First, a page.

In most human somatic cells telomeres progressively shorten with each cell division eventually leading to chromosomal instability and cell senescence. The loss of telomere repeats with cell divisions may also limit the replicative life span of antigen-specific T lymphocytes. Recent studies have shown that the replicative life span of various primary human cells can be prolonged by induced expression of the telomerase reverse transcriptase (hTERT) gene. To test whether introduction of hTERT can extend the life span of primary human T lymphocytes, naive CD8+ T lymphocytes were transfected with retroviral vectors containing the hTERTgene. Transduced T-cell clones expressed high levels of telomerase and either maintained or elongated their telomere lengths upon culture for extended periods of time. Two of the transduced subclones retained a normal cloning efficiency for more than 170 population doublings (PDs). In contrast, T-cell clones transfected with control vectors exhibited progressive telomere length shortening and stopped proliferation at around 108 PDs. Telomerase-positive T clones had a normal 46,XY karyotype, maintained their cytotoxic properties, and showed very little staining for the apoptotic marker annexin-V. These results indicate that ectopic hTERT gene expression is capable of extending the replicative life span of primary human CD8+cytotoxic T lymphocytes.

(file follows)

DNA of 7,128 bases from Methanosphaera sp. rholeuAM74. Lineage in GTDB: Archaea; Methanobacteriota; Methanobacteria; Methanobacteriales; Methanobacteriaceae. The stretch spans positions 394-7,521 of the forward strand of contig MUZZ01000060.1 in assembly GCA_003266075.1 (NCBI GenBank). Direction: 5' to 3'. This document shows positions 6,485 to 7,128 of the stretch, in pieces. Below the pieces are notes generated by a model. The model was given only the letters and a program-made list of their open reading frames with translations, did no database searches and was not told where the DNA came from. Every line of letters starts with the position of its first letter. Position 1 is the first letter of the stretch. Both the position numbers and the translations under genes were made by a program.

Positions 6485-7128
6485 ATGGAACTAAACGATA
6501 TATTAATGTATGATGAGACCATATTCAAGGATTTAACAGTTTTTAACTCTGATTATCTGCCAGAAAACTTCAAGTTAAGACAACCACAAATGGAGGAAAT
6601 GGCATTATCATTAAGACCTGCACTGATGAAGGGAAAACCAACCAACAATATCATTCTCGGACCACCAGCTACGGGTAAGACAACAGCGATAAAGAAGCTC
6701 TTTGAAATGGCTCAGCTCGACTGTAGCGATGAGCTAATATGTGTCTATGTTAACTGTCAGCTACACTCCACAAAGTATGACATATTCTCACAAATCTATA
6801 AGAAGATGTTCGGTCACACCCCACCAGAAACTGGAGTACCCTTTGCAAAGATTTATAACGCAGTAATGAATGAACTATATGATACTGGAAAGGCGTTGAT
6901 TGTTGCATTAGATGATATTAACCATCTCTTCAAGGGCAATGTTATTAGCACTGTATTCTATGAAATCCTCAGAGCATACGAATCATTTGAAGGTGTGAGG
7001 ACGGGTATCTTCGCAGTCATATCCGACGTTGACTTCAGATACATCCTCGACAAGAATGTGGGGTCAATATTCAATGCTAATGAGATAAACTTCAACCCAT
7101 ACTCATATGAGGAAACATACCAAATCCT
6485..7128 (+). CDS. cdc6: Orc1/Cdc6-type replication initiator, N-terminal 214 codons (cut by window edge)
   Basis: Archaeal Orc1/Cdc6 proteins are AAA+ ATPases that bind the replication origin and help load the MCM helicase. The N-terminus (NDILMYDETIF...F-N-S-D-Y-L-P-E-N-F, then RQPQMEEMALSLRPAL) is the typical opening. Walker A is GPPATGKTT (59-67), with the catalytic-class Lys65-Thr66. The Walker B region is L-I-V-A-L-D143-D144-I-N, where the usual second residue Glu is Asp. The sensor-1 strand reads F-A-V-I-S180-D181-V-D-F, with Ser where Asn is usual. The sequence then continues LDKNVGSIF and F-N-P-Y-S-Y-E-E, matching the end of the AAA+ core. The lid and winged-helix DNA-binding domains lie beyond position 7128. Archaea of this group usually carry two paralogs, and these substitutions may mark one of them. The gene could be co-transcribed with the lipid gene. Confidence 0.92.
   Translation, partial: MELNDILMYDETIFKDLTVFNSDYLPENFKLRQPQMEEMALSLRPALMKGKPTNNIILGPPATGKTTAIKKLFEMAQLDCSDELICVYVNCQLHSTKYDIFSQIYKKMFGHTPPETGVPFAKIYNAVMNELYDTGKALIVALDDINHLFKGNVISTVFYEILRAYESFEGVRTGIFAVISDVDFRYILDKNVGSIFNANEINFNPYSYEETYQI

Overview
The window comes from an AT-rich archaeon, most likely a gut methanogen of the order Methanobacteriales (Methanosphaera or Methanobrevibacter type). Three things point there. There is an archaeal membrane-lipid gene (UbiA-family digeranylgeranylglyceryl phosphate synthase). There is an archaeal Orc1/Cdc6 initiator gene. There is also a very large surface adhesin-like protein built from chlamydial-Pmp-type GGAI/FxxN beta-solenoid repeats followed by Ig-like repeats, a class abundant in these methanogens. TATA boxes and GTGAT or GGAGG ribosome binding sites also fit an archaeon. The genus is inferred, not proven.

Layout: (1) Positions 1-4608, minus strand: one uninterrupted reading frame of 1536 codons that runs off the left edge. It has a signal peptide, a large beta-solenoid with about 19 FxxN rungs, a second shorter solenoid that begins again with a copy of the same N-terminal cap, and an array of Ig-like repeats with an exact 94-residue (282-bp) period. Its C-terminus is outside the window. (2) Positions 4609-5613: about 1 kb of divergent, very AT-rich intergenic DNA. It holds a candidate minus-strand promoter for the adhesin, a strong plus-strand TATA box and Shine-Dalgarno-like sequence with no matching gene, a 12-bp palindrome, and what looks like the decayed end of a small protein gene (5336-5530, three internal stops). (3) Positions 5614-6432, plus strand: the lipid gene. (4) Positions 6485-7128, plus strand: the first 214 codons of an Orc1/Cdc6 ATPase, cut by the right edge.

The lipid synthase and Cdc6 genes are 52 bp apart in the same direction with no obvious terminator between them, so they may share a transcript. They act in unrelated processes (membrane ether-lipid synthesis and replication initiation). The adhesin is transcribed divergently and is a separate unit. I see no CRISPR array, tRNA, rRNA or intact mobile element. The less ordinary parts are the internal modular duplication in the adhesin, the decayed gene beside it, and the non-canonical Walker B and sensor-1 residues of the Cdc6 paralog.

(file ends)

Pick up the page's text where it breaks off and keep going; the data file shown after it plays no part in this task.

After an antigenic challenge, naive T lymphocytes undergo differentiation and proliferation to become effector and memory T cells. T effector cells are the progeny of a limited number of antigen-specific precursor cells, and dramatic expansions of CD8+ T cells to achieve adequate immune responses have been described in several viral models.1 2 Moreover, memory responses are characterized by repetitive expansion of antigen-specific T-cell clones.3 Limitations in the proliferative life span of such clones could eventually lead to immune senescence4 and contribute to the increased incidence of infectious diseases observed in elderly individuals.
Telomeres are specialized structures at the end of eukaryotic chromosomes whose length decreases with cell divisions in vitro and in vivo.5 6 Recently, experiments have shown that artificial telomere elongation by transfection of the human telomerase reverse transcriptase (hTERT) gene results in extension of telomeres and increased proliferative life span of fibroblasts and of retinal pigment epithelial cells.7 8 Moreover, those cells appear indistinguishable from young normal cells and do not show signs of chromosomal aberrations or cellular transformations.9 10 Thus, these results have provided evidence for a direct linkage between telomere shortening and cellular senescence.